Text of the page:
D for safety critical applications

Dominikus Dittes Scherkl dominikus at scherkl.de
Tue Feb 9 11:25:26 UTC 2021

On Tuesday, 9 February 2021 at 10:10:05 UTC, IGotD- wrote:
> Just to put it into some perspective. I have worked with so 
> called certified C/C++ compilers in the automotive industry. I 
> remember encountered several bugs in those compilers as well 
> they are usually far behind when adopting the new language 
> standards.
As I said, fixing bugs is NOT required for certification.
It is only necessary to document them.

> The certified compilers which are not better than GCC are 
> usually proprietary and cost money for each user.
You can qualify a tool to be used in an ISO compliant build 
process on your own (in your company). We do this regularly for 
every little script we use. But to qualify something as complex 
as a compiler is a huge lot of work.
This is why getting an official certificate (from e.g. TÜV) is so 
expensive that a vendor NEEDS to sell it and can't give it away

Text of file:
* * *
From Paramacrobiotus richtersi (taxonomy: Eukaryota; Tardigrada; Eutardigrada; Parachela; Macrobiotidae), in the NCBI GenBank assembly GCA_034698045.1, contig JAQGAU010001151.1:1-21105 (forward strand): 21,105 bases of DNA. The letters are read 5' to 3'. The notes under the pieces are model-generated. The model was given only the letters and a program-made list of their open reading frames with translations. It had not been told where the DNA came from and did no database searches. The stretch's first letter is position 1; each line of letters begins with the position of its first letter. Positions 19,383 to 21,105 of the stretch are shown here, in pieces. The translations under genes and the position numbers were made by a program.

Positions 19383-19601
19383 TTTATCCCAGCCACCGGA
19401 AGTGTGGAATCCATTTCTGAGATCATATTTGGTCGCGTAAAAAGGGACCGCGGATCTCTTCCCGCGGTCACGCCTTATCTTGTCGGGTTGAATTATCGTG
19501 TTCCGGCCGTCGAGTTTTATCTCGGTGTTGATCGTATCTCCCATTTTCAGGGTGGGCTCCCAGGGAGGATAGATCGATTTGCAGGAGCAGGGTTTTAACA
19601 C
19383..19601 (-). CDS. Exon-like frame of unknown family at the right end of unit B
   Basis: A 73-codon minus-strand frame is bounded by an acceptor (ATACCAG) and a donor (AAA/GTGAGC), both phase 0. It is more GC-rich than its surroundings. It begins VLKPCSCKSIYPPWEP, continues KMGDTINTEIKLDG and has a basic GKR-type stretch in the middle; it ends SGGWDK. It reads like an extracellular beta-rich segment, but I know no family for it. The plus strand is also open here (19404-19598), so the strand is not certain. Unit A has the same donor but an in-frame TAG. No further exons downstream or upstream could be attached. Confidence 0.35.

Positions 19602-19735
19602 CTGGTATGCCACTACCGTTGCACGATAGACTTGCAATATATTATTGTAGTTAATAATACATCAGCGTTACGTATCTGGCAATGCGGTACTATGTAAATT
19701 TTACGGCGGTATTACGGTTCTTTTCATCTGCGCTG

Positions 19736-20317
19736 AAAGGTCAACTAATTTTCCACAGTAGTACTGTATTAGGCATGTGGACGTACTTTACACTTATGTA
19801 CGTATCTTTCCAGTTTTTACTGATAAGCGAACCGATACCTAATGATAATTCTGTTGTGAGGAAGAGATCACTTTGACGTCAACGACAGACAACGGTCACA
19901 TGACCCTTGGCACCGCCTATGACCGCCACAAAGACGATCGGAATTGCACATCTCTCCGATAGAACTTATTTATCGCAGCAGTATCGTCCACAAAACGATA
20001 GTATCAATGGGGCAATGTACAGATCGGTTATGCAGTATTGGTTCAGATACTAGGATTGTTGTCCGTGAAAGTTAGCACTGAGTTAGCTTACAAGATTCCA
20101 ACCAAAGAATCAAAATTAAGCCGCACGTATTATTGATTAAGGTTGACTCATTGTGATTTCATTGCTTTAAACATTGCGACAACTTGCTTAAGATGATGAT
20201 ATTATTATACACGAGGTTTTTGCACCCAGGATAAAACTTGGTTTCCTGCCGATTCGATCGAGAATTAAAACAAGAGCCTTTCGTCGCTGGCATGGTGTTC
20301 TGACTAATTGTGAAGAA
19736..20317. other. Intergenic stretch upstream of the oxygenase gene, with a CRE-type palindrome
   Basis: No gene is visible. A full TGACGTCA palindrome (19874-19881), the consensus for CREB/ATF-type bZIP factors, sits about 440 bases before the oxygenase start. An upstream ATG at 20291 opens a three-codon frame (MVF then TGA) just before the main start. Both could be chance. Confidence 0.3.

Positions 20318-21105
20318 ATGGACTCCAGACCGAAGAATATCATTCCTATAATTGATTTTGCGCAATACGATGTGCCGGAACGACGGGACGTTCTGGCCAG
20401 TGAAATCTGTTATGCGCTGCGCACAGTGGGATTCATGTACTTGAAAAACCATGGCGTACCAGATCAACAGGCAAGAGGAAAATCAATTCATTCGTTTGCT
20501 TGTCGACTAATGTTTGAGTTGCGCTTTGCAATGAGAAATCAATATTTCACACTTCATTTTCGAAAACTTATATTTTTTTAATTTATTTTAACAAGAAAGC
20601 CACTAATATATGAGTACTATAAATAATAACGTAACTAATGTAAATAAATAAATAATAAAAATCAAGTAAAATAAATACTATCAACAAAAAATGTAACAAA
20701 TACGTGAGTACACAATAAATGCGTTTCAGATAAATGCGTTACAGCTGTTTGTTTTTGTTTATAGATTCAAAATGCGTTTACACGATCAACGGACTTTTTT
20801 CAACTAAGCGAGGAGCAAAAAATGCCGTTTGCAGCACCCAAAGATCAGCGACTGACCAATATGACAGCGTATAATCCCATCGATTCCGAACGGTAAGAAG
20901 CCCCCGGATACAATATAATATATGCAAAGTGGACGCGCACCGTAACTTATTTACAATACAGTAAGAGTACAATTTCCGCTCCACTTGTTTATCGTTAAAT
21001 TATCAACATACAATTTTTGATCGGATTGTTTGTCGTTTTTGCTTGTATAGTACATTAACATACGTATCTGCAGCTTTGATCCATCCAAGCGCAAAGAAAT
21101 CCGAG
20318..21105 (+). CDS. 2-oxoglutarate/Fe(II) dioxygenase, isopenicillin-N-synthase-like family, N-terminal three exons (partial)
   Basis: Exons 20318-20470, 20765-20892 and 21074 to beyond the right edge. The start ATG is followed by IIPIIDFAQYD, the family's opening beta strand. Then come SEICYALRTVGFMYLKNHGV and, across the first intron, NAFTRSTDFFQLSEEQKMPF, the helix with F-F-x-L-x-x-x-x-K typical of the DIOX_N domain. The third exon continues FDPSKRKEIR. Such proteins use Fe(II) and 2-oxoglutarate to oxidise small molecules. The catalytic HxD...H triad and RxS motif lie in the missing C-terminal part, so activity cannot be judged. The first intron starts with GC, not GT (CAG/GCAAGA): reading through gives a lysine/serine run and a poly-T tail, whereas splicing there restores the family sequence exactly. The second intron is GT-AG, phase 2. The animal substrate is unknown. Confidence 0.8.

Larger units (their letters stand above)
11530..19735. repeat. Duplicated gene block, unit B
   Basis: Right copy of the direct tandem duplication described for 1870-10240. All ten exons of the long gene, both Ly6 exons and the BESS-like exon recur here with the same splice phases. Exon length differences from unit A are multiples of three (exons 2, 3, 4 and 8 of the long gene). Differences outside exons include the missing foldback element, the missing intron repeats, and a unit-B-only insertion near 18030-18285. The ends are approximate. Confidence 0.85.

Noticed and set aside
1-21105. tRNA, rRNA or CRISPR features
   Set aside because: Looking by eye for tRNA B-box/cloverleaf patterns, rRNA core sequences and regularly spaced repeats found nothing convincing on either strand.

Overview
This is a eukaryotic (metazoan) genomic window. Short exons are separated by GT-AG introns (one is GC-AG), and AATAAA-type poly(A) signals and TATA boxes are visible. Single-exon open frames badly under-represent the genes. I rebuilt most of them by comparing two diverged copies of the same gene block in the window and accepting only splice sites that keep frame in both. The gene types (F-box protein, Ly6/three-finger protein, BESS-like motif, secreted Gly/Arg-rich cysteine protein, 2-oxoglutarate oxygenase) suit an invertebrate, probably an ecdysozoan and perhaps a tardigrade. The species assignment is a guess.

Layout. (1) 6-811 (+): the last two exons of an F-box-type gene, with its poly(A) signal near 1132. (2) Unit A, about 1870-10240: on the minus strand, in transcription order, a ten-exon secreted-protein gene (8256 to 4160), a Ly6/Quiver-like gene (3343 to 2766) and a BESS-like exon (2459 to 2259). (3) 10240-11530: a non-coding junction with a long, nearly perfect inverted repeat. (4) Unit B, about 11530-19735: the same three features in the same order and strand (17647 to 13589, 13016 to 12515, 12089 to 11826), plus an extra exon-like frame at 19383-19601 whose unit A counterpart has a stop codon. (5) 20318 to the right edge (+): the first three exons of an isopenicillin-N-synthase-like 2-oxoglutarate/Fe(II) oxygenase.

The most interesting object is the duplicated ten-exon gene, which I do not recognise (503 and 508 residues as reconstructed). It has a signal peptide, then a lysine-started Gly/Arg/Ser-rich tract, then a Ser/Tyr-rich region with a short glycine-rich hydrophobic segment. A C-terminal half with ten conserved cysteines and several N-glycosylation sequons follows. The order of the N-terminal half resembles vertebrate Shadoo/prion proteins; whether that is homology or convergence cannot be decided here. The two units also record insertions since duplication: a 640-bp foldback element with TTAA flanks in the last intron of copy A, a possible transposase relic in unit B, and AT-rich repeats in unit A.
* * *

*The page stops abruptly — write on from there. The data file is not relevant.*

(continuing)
for free.

> Here we have a product that is essentially worse than GCC and 
> cost money. What it is really about is a form of corruption.
Harsh words.
If you don't want to pay for a compiler, qualify it yourself. 
You'll see it cost you at least the same amount of money (or 

> Compare this to GCC, when was the last time you encountered a 
> bug in that compiler? I can't remember any.
But this is only because also there the bugs are quiet good 
documented in bugzilla and so can easily be avoided.
Having this documentation will help you a lot in qualifying the 
compiler yourself.

More information about the Digitalmars-d mailing list